First metallic nanoparticles resistant to extreme heat

November 30, 2009

A University of Pittsburgh team overcame a major hurdle plaguing the development of nanomaterials such as those that could lead to more efficient catalysts used to produce hydrogen and render car exhaust less toxic. The researchers reported Nov. 29 in Nature Materials the first demonstration of high-temperature stability in metallic nanoparticles, the vaunted next-generation materials hampered by a vulnerability to extreme heat.

Götz Veser, an associate professor and CNG Faculty Fellow of chemical and petroleum engineering in Pitt's Swanson School of Engineering, and Anmin Cao, the paper's lead author and a postdoctoral researcher in Veser's lab, created metal-alloy particles in the range of 4 nanometers that can withstand temperatures of more than 850 degrees Celsius, at least 250 degrees more than typical metallic . Forged from the catalytic metals platinum and rhodium, the highly reactive particles work by dumping their heat-susceptible components as temperatures rise, a quality Cao likened to a gecko shedding its tail in self-defense.

"The natural instability of particles at this scale is an obstacle for many applications, from sensors to fuel production," Veser said. "The amazing potential of nanoparticles to open up completely new fields and allow for dramatically more efficient processes has been shown in laboratory applications, but very little of it has translated to real life because of such issues as heat sensitivity. For us to reap the benefits of nanoparticles, they must withstand the harsh conditions of actual use."

Veser and Cao present an original approach to stabilizing metallic catalysts smaller than 5 nanometers. Materials within this size range boast a higher surface area and permit near-total particle utilization, allowing for more efficient reactions. But they also fuse together at around 600 degrees Celsius—lower than usual reaction temperatures for many catalytic processes—and become too large. Attempts to stabilize the metals have involved encasing them in heat-resistant nanostructures, but the most promising methods were only demonstrated in the 10- to 15-nanometer range, Cao wrote. Veser himself has designed oxide-based nanostructures that stabilized particles as small as 10 nanometers.

For the research in , he and Cao blended platinum and rhodium, which has a high melting point. They tested the alloy via a methane combustion reaction and found that the composite was not only a highly reactive catalyst, but that the particles maintained an average size of 4.3 , even during extended exposure to 850-degree heat. In fact, small amounts of 4-nanometer particles remained after the temperature topped 950 degrees Celsius, although the majority had ballooned to eight-times that size.

Veser and Cao were surprised to find that the alloy did not simply endure the heat. It instead sacrificed the low-tolerance platinum then reconstituted itself as a rhodium-rich to finish the reaction. At around 700 degrees Celsius, the platinum-rhodium alloy began to melt. The platinum "bled" from the particle and formed larger particles with other errant platinum, leaving the more durable alloyed particles to weather on. Veser and Cao predicted that this self-stabilization would occur for all metal catalysts alloyed with a second, more durable metal.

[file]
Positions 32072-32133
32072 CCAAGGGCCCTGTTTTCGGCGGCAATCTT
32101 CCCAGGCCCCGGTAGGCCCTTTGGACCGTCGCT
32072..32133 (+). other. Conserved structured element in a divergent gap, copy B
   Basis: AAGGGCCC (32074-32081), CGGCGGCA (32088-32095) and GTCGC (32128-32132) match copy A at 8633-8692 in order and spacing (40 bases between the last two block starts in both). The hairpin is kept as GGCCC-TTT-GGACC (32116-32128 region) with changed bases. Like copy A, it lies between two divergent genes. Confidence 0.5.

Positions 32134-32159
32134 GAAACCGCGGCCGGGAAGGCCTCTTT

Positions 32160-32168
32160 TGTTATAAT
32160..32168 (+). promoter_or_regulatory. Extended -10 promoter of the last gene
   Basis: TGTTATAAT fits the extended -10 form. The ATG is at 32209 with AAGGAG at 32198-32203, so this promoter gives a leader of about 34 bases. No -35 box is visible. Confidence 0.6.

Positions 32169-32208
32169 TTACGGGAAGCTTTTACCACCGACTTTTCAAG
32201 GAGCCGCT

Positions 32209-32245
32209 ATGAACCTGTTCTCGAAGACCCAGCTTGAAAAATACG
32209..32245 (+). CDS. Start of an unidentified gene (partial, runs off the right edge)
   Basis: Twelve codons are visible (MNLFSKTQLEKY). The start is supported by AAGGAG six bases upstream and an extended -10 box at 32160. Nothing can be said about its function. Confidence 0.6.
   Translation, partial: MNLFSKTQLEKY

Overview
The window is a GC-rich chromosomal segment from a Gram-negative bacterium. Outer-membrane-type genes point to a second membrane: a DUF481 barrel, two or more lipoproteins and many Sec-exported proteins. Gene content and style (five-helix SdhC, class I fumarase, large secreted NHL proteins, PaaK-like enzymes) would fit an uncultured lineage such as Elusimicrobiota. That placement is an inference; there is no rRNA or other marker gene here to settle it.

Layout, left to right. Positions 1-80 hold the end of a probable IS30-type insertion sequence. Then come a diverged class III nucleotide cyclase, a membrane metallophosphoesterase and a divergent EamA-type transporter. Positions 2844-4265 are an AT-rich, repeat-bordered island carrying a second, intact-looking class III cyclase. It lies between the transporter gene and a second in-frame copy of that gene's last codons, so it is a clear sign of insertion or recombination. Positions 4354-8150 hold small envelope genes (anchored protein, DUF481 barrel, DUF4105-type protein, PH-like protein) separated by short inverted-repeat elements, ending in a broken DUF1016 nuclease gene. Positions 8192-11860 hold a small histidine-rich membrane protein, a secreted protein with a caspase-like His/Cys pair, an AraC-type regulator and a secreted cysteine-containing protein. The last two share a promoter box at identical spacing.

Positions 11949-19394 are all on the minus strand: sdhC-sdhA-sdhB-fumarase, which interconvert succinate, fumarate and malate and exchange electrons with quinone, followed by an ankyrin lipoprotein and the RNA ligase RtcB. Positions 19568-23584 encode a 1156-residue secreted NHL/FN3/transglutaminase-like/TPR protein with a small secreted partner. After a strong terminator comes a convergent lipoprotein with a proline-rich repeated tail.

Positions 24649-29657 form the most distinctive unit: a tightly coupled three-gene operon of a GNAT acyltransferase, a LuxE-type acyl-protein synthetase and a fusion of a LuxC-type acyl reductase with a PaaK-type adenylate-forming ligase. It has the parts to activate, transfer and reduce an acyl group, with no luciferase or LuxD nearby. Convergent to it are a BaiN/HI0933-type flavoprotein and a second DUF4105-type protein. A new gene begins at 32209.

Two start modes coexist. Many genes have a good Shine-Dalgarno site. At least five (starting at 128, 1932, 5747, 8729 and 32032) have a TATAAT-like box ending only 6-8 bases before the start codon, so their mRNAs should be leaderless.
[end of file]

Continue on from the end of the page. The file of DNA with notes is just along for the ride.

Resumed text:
Source: University of Pittsburgh

Explore further: Pitt professor designs less-risky reactor for clean, safe energy

Related Stories

Recommended for you

New nanomaterial maintains conductivity in 3-D

September 4, 2015

An international team of scientists has developed what may be the first one-step process for making seamless carbon-based nanomaterials that possess superior thermal, electrical and mechanical properties in three dimensions.

Graphene made superconductive by doping with lithium atoms

September 2, 2015

(Phys.org)—A team of researchers from Germany and Canada has found a way to make graphene superconductive—by doping it with lithium atoms. In their paper they have uploaded to the preprint server arXiv, the team describes ...

Making nanowires from protein and DNA

September 3, 2015

The ability to custom design biological materials such as protein and DNA opens up technological possibilities that were unimaginable just a few decades ago. For example, synthetic structures made of DNA could one day be ...

For 2-D boron, it's all about that base

September 2, 2015

Rice University scientists have theoretically determined that the properties of atom-thick sheets of boron depend on where those atoms land.

0 comments

Please sign in to add a comment. Registration is free, and takes less than a minute. Read more

Click here to reset your password.
Sign in to get notified via email when new comments are made.